Skip to main content

Are Urbanites Willing to Ditch Cars for More Sustainable Commutes?

RESEARCH Working Paper by Samuel Kling and Alexander Hitch
A person on a bike rides by a bus in the city.

A recent poll from the Chicago Council on Global Affairs and The Harris Poll shows urban and suburban residents cities are looking to sustainable mobility to forestall a potential long-term shift to solo driving.

With public transit ridership down sharply during the COVID-19 pandemic, cities are looking to sustainable mobility to forestall a potential long-term shift to solo driving.

Sustainable mobility options such as public transit, cycling, and e-scooters can offer safe, affordable travel to residents. They can make transportation networks more resilient. Significantly, they can also reduce emissions from transportation, the source of about one-third of total carbon emissions in C40 member cities. Because many urban trips are short–in Chicago, half are less than three miles–advocates have long noted the potential for some solo car trips to be replaced with cycling, walking, e-scooters, or the bus.

But how willing are urban residents to replace car trips with more sustainable modes? A recent poll conducted by the Chicago Council on Global Affairs and The Harris Poll surveyed urban and suburban residents in six large US metropolitan regions: New York City, Chicago, Los Angeles, Philadelphia, Houston, and Phoenix. The survey data represent the aggregated responses of residents across these metropolitan regions. 1

Key Findings

  • Nearly two-thirds (63%) of urban residents (respondents living in the central city/downtown) would consider traveling to work via public transit, far higher than pre-pandemic ridership rates in any of the cities surveyed.
  • Among metropolitan respondents (inclusive of urban, inner suburb, outer suburb/exurb, and rural), top reasons for declining to consider transit were COVID-19 (50%), trip time (43%), and personal safety (32%).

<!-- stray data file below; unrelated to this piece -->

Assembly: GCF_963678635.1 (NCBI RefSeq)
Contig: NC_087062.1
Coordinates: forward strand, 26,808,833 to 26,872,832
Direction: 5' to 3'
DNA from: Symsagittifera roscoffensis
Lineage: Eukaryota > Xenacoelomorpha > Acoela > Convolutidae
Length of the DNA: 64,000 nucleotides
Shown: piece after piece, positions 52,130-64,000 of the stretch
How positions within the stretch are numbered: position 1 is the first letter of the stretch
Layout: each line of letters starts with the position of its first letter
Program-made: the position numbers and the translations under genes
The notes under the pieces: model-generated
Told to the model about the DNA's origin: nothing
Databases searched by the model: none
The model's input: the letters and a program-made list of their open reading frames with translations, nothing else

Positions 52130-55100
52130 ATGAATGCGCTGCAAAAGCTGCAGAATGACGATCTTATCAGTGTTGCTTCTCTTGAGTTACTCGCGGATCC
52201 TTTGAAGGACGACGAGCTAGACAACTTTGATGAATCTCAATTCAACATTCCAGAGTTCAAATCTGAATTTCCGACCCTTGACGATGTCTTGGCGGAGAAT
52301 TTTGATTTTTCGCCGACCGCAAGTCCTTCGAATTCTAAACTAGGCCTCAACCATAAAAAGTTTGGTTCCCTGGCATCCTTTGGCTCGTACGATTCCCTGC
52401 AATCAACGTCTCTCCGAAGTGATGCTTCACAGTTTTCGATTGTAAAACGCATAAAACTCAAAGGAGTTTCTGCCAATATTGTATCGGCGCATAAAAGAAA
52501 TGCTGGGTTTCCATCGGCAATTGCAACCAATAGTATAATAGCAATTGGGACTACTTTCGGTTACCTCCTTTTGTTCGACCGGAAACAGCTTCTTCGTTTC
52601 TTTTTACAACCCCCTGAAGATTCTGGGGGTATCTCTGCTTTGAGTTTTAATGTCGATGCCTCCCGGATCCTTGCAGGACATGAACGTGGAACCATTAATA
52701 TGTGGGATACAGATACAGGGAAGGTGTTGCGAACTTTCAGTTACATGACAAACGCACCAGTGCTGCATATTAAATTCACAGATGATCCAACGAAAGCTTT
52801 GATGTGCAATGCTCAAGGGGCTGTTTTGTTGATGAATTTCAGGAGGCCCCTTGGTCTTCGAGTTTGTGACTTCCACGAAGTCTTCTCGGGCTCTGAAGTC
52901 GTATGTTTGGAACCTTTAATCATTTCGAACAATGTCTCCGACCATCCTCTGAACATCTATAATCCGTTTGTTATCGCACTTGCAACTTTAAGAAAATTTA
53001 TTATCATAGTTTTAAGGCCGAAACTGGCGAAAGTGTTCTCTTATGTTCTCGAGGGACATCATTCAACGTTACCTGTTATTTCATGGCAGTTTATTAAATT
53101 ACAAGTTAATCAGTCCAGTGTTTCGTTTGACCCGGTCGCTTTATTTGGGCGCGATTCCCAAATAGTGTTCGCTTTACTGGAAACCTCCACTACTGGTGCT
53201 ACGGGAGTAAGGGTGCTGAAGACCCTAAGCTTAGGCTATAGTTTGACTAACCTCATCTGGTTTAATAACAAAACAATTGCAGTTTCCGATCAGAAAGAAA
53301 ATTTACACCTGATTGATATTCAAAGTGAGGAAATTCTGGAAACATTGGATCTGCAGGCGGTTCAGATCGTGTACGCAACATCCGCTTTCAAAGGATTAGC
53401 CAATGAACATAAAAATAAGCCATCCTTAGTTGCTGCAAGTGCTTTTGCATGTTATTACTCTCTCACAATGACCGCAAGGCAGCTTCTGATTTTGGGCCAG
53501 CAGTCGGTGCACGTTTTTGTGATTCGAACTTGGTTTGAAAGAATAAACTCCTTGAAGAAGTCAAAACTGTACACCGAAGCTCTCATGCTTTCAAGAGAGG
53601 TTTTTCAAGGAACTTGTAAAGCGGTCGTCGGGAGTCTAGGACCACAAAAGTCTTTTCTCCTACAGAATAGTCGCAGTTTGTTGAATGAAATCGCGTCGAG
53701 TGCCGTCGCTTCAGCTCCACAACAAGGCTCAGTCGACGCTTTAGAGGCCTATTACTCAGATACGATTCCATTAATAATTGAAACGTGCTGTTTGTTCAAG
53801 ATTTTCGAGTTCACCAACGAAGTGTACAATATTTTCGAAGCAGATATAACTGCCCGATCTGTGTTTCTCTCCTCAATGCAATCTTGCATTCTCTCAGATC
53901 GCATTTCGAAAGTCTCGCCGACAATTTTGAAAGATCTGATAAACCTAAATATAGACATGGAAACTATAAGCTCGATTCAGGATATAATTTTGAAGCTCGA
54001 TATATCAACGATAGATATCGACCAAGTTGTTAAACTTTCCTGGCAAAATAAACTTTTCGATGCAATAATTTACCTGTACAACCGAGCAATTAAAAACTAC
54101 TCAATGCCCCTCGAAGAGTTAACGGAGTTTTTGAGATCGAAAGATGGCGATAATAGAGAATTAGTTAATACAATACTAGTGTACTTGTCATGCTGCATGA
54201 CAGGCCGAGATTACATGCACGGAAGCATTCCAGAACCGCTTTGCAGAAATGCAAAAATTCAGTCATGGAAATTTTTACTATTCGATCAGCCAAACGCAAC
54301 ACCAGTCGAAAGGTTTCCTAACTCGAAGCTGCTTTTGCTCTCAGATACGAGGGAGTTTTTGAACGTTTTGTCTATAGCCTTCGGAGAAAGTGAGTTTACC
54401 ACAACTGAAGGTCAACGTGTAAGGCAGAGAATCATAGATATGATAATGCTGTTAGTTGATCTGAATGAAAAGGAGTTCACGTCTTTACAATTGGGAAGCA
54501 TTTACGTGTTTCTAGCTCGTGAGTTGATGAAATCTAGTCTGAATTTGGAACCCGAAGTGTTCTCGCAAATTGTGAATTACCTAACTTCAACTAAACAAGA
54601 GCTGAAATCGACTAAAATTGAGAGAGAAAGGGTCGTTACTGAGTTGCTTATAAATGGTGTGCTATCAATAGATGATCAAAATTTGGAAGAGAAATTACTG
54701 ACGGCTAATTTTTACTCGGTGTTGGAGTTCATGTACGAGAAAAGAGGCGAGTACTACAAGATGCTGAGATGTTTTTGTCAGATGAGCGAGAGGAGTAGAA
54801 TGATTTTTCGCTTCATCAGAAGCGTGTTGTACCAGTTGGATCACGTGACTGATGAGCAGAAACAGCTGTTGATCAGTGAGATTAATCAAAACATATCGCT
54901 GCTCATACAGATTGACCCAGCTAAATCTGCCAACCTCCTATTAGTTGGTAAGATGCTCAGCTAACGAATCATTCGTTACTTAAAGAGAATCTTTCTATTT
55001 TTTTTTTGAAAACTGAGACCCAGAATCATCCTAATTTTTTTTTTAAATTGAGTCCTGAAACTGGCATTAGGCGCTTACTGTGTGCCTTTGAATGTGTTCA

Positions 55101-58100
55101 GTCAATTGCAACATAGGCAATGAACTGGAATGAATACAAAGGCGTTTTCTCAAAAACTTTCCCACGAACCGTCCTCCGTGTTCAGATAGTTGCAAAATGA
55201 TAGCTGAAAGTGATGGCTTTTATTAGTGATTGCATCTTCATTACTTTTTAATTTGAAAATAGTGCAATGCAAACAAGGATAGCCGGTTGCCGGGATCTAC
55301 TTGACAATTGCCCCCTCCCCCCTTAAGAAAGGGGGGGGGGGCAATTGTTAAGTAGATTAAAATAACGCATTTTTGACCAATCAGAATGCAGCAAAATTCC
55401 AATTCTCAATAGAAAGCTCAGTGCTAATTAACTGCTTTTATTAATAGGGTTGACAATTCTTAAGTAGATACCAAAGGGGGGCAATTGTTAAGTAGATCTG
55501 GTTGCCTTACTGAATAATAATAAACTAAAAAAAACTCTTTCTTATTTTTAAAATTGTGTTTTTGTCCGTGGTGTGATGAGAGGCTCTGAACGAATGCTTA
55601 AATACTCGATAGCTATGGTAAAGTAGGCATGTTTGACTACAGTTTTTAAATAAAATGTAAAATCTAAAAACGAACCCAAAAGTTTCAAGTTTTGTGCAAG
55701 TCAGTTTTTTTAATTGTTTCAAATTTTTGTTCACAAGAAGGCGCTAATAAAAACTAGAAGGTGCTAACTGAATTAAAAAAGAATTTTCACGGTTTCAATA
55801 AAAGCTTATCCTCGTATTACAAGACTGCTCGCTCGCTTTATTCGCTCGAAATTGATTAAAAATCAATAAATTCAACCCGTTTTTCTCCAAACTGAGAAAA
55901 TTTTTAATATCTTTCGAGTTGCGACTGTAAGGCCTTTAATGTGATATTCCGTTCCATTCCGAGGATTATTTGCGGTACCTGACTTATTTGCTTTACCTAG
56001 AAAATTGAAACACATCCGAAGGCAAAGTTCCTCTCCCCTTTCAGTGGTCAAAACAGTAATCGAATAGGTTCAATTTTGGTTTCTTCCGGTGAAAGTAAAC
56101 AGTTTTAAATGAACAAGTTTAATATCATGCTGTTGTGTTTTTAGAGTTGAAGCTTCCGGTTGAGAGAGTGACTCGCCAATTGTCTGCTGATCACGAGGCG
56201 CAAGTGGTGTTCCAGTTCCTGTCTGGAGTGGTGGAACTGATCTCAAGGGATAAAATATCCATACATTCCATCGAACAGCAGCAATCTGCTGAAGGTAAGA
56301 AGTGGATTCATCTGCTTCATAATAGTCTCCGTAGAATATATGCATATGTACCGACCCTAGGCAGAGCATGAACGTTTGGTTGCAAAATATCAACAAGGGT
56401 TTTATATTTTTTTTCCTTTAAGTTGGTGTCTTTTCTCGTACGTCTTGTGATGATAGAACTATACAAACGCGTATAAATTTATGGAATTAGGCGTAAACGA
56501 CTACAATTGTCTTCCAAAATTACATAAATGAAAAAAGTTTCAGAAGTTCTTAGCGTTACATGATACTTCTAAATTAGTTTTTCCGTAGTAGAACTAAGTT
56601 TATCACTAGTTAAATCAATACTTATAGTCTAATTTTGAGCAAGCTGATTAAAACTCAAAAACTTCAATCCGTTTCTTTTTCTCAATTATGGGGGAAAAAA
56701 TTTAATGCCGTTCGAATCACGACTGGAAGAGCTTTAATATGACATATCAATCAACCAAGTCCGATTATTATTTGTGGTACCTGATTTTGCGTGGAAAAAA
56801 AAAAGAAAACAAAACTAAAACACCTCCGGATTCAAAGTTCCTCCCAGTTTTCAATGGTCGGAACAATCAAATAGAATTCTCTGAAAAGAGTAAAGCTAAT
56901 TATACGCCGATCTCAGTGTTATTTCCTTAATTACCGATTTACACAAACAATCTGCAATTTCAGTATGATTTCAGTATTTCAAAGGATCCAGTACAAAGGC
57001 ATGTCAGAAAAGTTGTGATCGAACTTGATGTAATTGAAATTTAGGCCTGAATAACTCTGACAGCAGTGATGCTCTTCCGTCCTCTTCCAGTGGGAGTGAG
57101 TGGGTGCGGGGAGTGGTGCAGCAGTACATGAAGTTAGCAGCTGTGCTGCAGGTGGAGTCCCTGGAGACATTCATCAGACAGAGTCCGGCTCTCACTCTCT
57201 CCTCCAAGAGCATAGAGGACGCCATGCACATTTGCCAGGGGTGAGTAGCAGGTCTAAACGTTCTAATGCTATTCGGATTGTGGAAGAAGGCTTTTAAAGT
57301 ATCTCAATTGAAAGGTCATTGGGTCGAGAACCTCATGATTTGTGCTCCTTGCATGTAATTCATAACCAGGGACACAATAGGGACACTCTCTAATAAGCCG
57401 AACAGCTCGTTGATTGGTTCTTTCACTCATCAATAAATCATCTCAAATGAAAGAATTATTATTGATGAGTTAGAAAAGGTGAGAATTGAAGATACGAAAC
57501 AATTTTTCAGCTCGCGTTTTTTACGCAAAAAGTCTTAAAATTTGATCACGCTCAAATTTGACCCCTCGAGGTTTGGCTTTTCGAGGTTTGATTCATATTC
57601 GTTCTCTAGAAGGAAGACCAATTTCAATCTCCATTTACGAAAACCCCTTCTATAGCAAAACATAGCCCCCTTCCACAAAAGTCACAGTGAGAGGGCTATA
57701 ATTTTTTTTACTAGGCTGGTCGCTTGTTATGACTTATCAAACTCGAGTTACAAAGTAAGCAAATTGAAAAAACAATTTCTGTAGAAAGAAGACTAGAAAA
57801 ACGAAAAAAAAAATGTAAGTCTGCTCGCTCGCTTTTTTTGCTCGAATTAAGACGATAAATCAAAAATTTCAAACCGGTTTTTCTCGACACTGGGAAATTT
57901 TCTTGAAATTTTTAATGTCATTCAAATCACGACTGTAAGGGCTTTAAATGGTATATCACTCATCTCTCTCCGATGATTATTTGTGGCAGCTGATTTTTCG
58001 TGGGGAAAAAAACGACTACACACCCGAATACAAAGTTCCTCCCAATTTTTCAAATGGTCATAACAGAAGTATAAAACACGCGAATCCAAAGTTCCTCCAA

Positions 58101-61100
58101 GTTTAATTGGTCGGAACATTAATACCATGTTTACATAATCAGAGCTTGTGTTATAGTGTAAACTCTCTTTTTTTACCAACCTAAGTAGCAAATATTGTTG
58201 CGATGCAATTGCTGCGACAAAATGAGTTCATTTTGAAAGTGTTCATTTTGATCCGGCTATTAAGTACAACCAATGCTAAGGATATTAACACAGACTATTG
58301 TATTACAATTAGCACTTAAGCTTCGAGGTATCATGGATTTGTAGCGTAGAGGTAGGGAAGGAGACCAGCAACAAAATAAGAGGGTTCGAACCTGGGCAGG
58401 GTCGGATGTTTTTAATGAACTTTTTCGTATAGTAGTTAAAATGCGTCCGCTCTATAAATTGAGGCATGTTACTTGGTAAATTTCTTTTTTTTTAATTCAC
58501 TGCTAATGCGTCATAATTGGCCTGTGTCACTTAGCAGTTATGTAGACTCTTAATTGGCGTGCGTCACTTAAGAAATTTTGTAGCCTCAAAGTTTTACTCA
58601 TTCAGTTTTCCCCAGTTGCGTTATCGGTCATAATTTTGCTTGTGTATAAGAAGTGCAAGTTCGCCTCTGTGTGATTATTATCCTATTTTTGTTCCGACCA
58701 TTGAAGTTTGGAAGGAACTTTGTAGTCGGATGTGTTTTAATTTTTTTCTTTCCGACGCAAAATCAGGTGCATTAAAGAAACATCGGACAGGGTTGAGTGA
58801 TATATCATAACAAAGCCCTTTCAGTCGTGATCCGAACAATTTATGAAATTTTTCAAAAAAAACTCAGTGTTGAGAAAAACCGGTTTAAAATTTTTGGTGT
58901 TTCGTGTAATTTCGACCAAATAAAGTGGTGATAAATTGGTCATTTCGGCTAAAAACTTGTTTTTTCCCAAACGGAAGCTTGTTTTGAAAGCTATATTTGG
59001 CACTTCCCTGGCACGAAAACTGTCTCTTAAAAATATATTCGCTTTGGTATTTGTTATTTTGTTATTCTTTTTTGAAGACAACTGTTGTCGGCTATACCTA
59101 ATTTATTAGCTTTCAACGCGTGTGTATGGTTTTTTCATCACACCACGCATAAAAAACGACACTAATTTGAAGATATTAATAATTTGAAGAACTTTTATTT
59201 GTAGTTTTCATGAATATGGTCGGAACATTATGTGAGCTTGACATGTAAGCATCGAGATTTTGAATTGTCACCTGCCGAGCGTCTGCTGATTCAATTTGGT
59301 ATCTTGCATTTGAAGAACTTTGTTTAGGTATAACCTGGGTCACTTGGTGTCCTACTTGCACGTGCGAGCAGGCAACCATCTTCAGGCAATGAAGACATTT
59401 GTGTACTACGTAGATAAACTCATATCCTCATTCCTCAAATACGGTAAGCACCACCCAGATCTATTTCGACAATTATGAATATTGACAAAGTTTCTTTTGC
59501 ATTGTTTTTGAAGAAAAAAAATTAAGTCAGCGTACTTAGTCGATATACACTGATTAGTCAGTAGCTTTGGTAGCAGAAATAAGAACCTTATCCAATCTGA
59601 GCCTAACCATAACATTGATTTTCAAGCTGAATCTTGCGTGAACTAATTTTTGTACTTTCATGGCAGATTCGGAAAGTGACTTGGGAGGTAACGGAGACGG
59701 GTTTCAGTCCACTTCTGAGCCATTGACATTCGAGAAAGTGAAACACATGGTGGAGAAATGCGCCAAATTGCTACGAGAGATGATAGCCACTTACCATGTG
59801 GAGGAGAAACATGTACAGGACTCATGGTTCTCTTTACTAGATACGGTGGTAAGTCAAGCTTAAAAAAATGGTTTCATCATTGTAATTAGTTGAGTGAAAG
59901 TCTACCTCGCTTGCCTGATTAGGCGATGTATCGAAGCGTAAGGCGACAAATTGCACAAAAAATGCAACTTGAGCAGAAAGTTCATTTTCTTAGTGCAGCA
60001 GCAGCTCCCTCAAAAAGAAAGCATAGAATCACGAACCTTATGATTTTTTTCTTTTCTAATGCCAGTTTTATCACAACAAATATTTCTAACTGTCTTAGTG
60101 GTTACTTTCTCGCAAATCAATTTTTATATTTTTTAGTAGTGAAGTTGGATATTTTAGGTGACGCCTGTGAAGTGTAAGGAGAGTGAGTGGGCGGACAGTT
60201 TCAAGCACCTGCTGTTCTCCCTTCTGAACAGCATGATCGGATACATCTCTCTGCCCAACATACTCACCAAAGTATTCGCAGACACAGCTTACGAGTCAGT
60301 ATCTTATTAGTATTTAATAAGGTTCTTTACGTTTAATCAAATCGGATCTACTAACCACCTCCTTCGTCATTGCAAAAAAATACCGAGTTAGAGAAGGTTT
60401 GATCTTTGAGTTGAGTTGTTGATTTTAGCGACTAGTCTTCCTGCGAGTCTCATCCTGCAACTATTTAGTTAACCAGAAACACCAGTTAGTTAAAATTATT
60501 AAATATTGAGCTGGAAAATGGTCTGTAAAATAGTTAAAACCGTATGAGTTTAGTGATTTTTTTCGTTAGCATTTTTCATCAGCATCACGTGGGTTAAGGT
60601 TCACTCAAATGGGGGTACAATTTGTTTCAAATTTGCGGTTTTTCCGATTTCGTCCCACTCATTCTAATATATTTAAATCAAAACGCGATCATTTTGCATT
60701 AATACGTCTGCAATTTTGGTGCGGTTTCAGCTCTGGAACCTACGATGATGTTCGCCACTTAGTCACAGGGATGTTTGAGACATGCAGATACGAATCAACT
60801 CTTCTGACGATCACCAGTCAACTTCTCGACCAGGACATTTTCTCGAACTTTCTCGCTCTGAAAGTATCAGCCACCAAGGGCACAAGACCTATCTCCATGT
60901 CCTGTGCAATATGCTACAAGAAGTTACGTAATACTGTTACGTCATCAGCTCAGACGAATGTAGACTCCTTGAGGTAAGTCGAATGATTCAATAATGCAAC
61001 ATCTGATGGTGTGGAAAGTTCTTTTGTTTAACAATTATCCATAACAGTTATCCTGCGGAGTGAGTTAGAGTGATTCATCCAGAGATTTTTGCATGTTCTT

• More than half of urban residents (54%) would consider traveling to work via bicycle or electric bicycle, and 48 percent of these residents would consider commuting via electric scooter.
  • Among metropolitan residents, distance to work (43%), traffic safety (32%), and personal safety (27%) are the top reasons given for declining to consider cycling to work.
  • A large majority of urban residents (77%) support the construction of bike lanes and other infrastructure for bicycles and very small vehicles (e-scooters or e-bikes, e.g.).
  • A large majority of urban residents also support building new highways (75%) and widening roads (80%).

Public Transit Can Lure Riders with Service and Safety

In the metropolitan regions surveyed, residents’ professed willingness to commute via public transit far outpaced actual ridership rates.

Overall, 47 percent of metropolitan residents and 63 percent of urban residents said they would consider traveling to work via transit. Yet among the cities surveyed, the actual rate of commuting was far less. According to 2018 American Community Survey (ACS) data, the actual rate of commuting via transit in 2018 was 3 percent in Phoenix, 4 percent in Houston, 9 percent in Los Angeles, 26 percent in Philadelphia, 28 percent in Chicago, and 56 percent in New York City.2

  • 1. See Methodology section. Respondents self-identified their community type: central city/downtown, inner suburb, outer suburb/exurb, and rural. Combined, respondents from all four of these categories are referred to as metropolitan.
  • 2. American Community Survey, Journey to Work Data, 2018

Public Transit: Willingness to Ride vs. Actual Ridership

Respondents' answers of "Would you consider traveling to work via public transit?" compared to actual proportion of commute trips made via transit in cities surveyed.

Sources: Harris Poll, November 5-19, 2020 | n= 1,200; 2018 American Community Survey (US Census Bureau)


Half of metropolitan respondents (50%) unwilling to consider riding public transit named COVID-19 as a reason. Nearly as many (43%) blamed too much time in transit, and one third of respondents (32%) had personal safety concerns. Additionally, more than one quarter (27%) complained about the current level of service in terms of timeliness, frequency, and cleanliness.

Large American transit agencies–and those across the world–are developing strategies to improve safety and service during the pandemic to regain riders. But the survey results may also suggest that agencies can do more than simply recover lost ridership. Even as questions remain about the future extent of remote work, agencies have a large pool of potential new riders who might be lured to transit with improvements to safety, trip times, and service.